Conception Without a Father?
Jesuit Geneticist Comments on Australian Report
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ROME, JULY 18, 2001 (Zenit.org).- If laws allow it, children might be born without fathers, given the new and controversial system of artificial insemination reported recently by Australian scientists.
The technique, used successfully on guinea pigs, makes possible the fertilization of the ovum with any cell from the body, and not necessarily semen.
The procedure theoretically could open the way for the creation of a biological daughter with the genetic material of two women, excluding the male contribution. To understand the repercussions of the new technique, Vatican Radio interviewed Jesuit Father Angelo Serra, professor emeritus of human genetics at the Catholic University of Rome.
--Q: Let´s talk about the most enormous aspect of the news, the possibility of creating "offspring without a father." Are we faced with a science that is about to clash with the traditional family?
--Father Serra: Precisely, and, in my opinion, it creates a situation in which it is practically impossible to achieve the desired result, even at the scientific level. There is the phenomenon of "imprinting," namely, the need to have real masculine chromosomes for an individual to be able to develop normally.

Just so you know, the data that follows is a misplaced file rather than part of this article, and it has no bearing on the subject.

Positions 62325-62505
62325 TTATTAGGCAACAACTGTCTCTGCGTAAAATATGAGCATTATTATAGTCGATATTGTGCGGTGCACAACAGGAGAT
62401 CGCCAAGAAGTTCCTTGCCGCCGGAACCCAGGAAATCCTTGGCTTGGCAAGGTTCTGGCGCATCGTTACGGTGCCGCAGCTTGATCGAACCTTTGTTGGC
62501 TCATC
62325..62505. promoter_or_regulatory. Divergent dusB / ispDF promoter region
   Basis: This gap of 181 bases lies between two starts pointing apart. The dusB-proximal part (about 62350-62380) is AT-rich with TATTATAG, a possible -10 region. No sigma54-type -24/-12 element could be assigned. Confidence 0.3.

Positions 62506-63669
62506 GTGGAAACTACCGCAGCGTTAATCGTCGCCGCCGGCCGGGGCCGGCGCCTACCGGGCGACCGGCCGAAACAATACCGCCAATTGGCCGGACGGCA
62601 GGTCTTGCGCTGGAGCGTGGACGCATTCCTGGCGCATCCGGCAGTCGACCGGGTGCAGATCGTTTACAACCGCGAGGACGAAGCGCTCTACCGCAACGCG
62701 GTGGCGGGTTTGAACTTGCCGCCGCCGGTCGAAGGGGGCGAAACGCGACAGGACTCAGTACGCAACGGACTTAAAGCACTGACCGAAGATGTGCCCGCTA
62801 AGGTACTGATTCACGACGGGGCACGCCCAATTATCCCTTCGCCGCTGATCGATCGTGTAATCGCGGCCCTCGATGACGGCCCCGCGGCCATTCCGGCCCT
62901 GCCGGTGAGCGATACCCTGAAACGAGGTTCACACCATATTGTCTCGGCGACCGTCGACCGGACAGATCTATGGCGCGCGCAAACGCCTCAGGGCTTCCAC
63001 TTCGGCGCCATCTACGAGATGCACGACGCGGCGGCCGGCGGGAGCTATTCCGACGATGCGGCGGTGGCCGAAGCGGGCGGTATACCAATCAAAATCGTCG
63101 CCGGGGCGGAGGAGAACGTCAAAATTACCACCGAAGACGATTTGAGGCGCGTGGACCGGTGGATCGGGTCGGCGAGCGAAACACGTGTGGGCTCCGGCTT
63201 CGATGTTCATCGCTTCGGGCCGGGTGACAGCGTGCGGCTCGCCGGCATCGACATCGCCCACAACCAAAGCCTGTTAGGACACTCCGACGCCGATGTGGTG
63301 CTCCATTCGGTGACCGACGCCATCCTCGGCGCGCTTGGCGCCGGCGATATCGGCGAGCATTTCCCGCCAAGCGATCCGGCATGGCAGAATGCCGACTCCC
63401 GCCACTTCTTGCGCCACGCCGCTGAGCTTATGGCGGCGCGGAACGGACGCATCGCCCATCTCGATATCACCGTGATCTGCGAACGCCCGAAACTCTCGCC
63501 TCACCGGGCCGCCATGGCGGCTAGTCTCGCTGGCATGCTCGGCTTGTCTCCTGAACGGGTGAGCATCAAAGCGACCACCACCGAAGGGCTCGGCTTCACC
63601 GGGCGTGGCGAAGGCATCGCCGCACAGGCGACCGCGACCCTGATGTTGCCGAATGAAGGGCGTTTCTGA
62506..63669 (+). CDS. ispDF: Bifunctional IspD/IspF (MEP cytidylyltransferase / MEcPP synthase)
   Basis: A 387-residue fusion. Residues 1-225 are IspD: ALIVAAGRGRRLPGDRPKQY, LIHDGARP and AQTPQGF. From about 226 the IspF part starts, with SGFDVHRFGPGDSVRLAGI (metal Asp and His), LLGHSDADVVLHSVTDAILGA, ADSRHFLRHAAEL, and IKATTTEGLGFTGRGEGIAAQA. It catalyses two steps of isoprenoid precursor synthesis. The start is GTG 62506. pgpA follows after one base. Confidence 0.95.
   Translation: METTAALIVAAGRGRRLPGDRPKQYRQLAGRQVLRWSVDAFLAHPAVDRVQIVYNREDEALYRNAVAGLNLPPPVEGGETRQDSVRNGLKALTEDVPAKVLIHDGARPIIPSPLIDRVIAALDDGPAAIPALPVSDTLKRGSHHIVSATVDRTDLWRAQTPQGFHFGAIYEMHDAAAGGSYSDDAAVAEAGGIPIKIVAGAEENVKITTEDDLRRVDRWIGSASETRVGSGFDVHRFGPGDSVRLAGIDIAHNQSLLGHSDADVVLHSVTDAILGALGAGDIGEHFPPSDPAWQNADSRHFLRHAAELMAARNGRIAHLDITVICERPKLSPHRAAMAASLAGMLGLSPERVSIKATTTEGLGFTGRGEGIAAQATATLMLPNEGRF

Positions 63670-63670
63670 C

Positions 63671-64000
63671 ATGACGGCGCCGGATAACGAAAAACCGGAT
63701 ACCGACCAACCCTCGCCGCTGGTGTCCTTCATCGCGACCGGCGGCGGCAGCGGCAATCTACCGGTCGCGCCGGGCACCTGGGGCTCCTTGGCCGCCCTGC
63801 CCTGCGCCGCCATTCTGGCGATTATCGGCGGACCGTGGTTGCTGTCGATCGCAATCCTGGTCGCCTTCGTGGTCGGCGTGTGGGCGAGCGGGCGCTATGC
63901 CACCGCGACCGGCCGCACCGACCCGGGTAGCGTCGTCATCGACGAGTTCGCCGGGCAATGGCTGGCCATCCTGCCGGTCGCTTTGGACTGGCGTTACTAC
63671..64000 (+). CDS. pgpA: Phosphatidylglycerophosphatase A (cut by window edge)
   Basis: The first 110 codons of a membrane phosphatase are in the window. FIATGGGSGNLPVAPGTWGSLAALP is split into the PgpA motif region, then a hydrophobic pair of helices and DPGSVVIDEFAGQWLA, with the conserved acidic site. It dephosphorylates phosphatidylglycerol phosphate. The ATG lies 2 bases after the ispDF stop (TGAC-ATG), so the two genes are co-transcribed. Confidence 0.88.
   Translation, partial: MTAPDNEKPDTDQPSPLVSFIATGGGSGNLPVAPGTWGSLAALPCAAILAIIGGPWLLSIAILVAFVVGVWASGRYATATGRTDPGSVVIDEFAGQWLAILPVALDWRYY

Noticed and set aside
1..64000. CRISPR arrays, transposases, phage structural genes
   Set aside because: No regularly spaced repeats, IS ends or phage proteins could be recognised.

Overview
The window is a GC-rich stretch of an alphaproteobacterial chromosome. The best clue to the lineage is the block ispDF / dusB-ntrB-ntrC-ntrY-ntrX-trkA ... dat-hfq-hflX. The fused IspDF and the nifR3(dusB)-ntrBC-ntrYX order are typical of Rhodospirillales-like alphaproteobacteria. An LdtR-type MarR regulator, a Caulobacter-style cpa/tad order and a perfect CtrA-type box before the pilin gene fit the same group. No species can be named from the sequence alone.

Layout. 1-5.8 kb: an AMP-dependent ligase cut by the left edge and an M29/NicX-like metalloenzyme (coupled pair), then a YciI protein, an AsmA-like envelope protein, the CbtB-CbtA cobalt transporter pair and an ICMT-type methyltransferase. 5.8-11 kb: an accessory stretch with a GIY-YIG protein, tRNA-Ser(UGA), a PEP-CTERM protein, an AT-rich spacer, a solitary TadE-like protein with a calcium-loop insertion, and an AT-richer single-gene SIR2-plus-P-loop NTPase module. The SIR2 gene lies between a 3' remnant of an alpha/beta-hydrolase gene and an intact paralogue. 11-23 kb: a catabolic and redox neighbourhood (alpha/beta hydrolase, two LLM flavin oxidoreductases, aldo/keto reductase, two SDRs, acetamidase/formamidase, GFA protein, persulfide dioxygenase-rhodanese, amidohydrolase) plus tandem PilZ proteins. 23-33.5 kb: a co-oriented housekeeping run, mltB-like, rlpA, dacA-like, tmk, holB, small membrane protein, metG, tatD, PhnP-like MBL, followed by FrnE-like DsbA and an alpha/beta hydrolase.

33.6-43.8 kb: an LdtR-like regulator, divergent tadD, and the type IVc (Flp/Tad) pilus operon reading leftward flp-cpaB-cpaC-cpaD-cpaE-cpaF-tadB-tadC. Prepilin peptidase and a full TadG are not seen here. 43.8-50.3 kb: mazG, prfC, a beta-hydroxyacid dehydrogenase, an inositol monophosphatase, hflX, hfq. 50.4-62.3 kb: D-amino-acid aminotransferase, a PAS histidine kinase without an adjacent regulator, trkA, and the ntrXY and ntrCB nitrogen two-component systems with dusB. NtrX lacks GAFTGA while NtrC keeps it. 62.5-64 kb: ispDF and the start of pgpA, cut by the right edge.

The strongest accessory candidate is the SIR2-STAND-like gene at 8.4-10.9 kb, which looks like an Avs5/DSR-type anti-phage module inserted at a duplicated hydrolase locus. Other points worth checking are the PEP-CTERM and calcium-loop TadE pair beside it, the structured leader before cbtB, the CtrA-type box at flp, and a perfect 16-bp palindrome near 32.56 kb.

However, even if they succeed in arriving at this point, a serious problem remains: Research presupposes dozens of embryos, human individuals, subjected to experimentation and to a death that can be described as "programmed," because it is known that it will most certainly come. Also, there is the risk, not to say the certainty, of very serious malformations of the individuals who are developed.
--Q: News such as this, so full of unknowns, suggests the need to establish supranational bodies to control the activities of those who manipulate the very fundamentals of human life, no?
--Father Serra: I agree, but the media should assume its responsibility. To report news such as this, in the sensational way it has in recent days, is to create a situation not only of curiosity but of morbidness. Lesbians might think: "Now we can also have a child," something that, even in the present scientific situation, is absolutely false.